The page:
Glad to hear you’re getting out again, Suzanne. Warm destinations like Mexico and Guadeloupe are a good start! Look forward to checking out the latest set of pictures. And I may dig through your archives for inspiration — you and Pierre are so well-travelled and we are looking to plan a 3-4 week trip in November. Possibly SE Asia, where I’ve never been at all. Travel will continue to be challenging but I suppose we will have to put up with it!
Don’t know that we have any posts on SE Asia on our blog as it isn’t a region we have travelled to very often. We did a short trip to Thailand is 2007 (before our blog) and we loved it. I was in Hanoi in 1990 for work and also really enjoyed it. That’s the extent of our experience in that region. I realize now that we have to put it on our plans soon…
Yes, I looked back quickly through your posts from ‘other countries’ and realised the big trip you made a few years ago was to India rather that SE Asia. I did rediscover your post on Hanoi, which I had ‘liked’ several years ago. I have been following your adventures for some time! ❤️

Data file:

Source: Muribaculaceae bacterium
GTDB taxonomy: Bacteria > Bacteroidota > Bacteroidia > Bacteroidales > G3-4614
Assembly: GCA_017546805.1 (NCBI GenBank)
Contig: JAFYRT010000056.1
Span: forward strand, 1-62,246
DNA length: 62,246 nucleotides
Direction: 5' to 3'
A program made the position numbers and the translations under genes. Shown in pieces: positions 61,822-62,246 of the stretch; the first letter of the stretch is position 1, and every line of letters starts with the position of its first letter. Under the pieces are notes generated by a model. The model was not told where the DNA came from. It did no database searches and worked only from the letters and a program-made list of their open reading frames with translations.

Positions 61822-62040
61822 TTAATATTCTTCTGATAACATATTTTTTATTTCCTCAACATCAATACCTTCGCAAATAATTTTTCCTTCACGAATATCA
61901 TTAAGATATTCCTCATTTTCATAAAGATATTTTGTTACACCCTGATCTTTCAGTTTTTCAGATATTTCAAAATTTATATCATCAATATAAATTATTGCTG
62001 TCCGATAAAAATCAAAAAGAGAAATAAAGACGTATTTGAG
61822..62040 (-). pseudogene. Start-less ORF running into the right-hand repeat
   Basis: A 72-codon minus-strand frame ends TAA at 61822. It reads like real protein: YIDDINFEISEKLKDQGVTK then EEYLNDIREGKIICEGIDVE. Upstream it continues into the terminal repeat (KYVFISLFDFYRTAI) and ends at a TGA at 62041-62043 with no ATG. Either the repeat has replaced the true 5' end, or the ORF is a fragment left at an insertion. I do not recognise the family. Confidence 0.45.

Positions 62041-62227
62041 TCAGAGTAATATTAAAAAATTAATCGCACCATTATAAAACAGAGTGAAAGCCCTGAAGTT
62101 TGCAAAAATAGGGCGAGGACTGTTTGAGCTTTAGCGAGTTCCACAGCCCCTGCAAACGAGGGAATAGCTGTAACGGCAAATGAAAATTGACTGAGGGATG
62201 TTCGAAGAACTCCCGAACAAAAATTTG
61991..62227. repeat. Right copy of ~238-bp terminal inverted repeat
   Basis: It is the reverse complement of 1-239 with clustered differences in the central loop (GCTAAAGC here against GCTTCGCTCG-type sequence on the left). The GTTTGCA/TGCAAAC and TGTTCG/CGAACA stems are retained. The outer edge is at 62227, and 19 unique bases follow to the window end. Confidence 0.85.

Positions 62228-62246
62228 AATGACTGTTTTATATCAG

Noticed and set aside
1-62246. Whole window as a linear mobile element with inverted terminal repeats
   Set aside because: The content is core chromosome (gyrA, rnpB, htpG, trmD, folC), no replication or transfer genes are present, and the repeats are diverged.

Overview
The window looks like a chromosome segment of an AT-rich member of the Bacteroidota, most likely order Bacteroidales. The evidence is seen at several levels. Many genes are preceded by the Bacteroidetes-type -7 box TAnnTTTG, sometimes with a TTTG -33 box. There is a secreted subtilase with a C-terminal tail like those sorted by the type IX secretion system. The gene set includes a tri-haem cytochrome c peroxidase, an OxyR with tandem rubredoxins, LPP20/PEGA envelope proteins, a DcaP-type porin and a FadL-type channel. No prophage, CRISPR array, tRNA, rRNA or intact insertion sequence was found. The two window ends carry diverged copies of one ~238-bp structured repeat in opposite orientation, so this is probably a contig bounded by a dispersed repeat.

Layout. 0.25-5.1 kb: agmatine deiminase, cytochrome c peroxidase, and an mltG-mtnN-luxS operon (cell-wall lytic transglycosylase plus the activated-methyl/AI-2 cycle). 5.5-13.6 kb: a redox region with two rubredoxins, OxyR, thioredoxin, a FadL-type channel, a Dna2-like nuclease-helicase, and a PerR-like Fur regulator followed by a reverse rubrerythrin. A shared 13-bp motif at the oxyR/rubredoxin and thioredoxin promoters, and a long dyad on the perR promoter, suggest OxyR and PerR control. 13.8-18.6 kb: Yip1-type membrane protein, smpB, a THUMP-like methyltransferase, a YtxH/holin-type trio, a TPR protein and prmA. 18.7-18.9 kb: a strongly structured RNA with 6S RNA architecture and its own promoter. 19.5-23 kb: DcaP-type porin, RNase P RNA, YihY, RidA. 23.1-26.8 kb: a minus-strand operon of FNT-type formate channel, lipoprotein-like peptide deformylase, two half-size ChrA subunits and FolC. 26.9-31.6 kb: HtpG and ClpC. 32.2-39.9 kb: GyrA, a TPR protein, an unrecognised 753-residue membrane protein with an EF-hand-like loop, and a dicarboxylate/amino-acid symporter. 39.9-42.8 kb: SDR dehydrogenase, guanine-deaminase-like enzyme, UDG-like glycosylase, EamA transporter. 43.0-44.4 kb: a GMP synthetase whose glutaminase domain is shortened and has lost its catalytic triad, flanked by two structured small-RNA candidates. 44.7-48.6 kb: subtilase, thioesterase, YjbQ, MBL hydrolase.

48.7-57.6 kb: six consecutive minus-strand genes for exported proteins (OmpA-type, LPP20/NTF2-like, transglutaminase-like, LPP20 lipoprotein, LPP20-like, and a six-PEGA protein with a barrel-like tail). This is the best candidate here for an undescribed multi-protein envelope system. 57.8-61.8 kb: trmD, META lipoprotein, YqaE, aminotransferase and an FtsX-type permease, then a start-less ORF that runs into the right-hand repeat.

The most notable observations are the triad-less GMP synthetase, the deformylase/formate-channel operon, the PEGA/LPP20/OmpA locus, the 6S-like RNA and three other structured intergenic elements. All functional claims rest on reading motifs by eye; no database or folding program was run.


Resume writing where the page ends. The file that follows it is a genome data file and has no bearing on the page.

You went on an adventure. I’m not sure I have your patience for travel. I know that I’ve heard a few other people talk about the absurdities of the EU passenger locator form. And then to not even have someone check it, piffle I say. Your photos are stunning. I’m glad you had a good time overall. No travel for me, yet.
It did feel like an adventure and I’m glad I went, even though there were frustrations. My mental batteries feel recharged, and that is what I needed. Hopefully you’ll be inspired to travel again soon once this pandemic-panic is past. Small steps!